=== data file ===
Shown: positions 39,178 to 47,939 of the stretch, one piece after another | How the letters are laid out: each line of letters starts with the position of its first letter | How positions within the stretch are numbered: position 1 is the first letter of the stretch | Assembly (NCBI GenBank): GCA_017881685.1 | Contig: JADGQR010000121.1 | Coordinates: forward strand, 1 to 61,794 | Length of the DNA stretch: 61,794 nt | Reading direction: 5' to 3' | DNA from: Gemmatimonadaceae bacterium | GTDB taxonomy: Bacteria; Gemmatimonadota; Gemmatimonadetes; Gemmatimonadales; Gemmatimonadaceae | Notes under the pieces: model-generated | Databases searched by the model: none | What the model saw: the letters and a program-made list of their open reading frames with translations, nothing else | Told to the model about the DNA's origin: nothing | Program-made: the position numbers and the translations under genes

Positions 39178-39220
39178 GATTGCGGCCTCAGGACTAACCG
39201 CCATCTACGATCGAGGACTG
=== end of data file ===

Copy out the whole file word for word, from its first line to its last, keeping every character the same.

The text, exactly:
Shown: positions 39,178 to 47,939 of the stretch, one piece after another | How the letters are laid out: each line of letters starts with the position of its first letter | How positions within the stretch are numbered: position 1 is the first letter of the stretch | Assembly (NCBI GenBank): GCA_017881685.1 | Contig: JADGQR010000121.1 | Coordinates: forward strand, 1 to 61,794 | Length of the DNA stretch: 61,794 nt | Reading direction: 5' to 3' | DNA from: Gemmatimonadaceae bacterium | GTDB taxonomy: Bacteria; Gemmatimonadota; Gemmatimonadetes; Gemmatimonadales; Gemmatimonadaceae | Notes under the pieces: model-generated | Databases searched by the model: none | What the model saw: the letters and a program-made list of their open reading frames with translations, nothing else | Told to the model about the DNA's origin: nothing | Program-made: the position numbers and the translations under genes

Positions 39178-39220
39178 GATTGCGGCCTCAGGACTAACCG
39201 CCATCTACGATCGAGGACTG